The Minneapolis College of Art and Design, on behalf of the Jerome Foundation, is pleased to announce the four recipients of the 2020/21 MCAD–Jerome Foundation Fellowships for Early Career Artists: Katayoun Amjadi; Nooshin Hakim Javadi; Kehayr Brown-Ransaw; and Kuab Maiv Yaj, Koua Mai Yang, all from the Twin Cities.

These artists were selected out of a pool of 100 applicants by a panel of arts professionals that included Jackie Clay, executive director of Coleman Center for the Arts in rural West Alabama; Duskho Petrovich, artist and professor of New Arts Journalism at the School of the Art Institute of Chicago; and Ginger Porcella, executive director and chief curator of Franconia Sculpture Park.

Remarking on the fellowship jurying process, Dushko Petrovich stated: "Jurying this fellowship was a great way to learn about and discuss the work of emerging artists in the Twin Cities."

This competitive fellowship provides $10,000 awards to each recipient. In addition, the fellows have the opportunity to meet with visiting critics over the course of the fellowship year, to have their work featured in a group exhibition that will open in January 2022 in the MCAD Gallery, to have an essay written about their work that appears in the exhibition catalog, and to participate in a public panel discussion. 

The Jerome Foundation has generously supported this fellowship program since its inception in 1981.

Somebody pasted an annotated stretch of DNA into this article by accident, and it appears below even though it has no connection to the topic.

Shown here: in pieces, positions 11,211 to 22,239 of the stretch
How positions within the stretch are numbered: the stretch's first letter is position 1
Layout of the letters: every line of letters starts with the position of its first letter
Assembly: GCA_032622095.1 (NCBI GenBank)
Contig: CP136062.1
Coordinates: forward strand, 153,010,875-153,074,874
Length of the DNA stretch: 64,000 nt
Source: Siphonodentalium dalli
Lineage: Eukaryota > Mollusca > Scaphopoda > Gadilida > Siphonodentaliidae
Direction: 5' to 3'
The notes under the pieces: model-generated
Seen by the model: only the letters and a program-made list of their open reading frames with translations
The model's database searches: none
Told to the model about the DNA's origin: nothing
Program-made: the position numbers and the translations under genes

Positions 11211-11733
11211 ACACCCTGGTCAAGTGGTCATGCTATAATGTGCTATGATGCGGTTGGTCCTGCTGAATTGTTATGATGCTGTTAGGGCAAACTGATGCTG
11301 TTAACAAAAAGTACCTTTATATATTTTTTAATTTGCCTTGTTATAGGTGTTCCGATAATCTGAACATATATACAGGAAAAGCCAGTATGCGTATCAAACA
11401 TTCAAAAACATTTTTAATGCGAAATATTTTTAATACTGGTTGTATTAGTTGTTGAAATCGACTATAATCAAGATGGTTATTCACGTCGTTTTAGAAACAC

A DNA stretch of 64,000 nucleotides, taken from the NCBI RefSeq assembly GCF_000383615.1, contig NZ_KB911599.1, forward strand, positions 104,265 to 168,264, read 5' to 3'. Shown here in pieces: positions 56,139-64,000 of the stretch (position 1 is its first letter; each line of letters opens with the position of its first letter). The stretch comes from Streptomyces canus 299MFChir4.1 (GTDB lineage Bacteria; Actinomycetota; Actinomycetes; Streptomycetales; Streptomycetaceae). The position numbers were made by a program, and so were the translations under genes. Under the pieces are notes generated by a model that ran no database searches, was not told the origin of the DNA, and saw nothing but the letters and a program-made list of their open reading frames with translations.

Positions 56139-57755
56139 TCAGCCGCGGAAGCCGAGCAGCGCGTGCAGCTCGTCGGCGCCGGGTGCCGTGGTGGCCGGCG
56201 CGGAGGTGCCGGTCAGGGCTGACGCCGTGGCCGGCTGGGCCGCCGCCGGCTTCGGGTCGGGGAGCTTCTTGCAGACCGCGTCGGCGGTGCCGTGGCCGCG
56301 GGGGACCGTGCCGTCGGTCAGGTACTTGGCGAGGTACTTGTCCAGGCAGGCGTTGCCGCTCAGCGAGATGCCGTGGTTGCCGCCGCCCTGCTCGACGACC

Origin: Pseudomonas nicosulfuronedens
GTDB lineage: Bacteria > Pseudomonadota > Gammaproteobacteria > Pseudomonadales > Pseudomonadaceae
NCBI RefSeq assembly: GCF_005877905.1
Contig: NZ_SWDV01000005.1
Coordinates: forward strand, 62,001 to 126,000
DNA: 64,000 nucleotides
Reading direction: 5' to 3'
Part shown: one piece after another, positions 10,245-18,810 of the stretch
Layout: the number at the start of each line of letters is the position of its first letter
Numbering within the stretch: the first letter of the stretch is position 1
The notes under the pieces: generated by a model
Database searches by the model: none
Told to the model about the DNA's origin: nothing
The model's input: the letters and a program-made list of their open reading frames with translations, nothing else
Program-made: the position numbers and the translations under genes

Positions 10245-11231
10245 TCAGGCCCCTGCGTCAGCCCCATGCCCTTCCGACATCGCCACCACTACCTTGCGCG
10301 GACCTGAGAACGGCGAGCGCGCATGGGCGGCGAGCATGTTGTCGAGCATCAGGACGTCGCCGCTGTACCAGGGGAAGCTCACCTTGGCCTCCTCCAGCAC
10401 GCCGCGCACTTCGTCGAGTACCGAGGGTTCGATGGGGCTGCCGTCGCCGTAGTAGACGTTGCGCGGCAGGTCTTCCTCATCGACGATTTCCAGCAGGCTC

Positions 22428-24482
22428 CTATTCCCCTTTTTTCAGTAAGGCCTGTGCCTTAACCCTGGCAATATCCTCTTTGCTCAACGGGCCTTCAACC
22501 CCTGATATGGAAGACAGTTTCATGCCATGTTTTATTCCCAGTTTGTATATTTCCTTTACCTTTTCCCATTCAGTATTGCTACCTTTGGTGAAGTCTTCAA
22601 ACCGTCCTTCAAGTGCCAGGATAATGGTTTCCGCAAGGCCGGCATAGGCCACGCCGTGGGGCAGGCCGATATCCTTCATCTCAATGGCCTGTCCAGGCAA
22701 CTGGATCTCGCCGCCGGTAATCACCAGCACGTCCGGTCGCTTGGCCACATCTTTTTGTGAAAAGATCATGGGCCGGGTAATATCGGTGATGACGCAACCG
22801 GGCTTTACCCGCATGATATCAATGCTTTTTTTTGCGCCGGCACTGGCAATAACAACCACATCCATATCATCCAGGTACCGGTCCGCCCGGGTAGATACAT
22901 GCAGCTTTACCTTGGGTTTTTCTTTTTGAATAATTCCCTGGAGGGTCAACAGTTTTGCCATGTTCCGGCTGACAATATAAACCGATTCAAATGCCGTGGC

Katayoun Amjadi is an Iranian-born, Minneapolis-based artist, educator, and independent curator. In her artworks, she often considers the social systems that continually construct the binaries which shape our perceptions of Self and Other, such as religion, gender, politics, and nationalist ideologies. Amjadi is interested in blurring these boundaries and creates a balanced hybrid style both in life and art. Her art is an attempt to understand the relationship between past and present, tradition and modernity, and individual versus collective identity, as well as to spur discussion about our understanding of time and the tangled roots of our histories. She holds an MFA in Ceramics and Sculpture from the University of Minnesota, Twin Cities, and currently teaches visual art at Normandale Community College. Her work has been exhibited in several group and solo exhibitions nationally and internationally, including the Minnesota Museum of American Arts; Rochester Art Center; Instinct Art Gallery; Weisman Art Museum; The Soap Factory; University of St. Thomas; Public Functionary; Beijing Film Academy; Karlsruhe Art Academy; and 7Samar Gallery in Tehran. Amjadi is the fiscal year 2015 and 2019 recipient of the Artist Initiative Grant from the Minnesota State Arts Board. She was born in Tehran, Iran, resides in Minneapolis, and maintains a studio in the Q.arma building in NE Arts District.